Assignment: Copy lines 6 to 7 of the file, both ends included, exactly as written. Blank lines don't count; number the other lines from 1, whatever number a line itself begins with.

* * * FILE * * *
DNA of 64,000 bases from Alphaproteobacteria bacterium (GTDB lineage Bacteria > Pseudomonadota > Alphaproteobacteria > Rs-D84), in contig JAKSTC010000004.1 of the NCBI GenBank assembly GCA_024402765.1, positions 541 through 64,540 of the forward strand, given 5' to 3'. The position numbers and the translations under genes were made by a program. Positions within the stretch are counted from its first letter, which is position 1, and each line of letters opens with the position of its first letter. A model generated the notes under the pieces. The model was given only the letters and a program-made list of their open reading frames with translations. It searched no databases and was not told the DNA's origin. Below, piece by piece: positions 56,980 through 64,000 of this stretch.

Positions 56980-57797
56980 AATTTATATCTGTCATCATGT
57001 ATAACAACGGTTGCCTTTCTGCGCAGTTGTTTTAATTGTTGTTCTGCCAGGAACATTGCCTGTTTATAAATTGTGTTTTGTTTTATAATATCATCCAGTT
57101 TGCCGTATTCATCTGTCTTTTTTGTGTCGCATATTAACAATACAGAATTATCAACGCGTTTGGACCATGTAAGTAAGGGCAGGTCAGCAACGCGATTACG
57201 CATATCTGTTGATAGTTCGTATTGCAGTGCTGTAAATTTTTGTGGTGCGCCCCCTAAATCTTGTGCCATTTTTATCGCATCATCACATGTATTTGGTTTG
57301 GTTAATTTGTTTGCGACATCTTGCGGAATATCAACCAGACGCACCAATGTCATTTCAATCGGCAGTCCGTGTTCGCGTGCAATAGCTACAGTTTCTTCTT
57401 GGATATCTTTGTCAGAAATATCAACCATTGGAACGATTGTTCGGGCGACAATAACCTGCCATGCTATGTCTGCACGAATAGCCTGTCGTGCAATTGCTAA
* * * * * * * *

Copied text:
57201 CATATCTGTTGATAGTTCGTATTGCAGTGCTGTAAATTTTTGTGGTGCGCCCCCTAAATCTTGTGCCATTTTTATCGCATCATCACATGTATTTGGTTTG
57301 GTTAATTTGTTTGCGACATCTTGCGGAATATCAACCAGACGCACCAATGTCATTTCAATCGGCAGTCCGTGTTCGCGTGCAATAGCTACAGTTTCTTCTT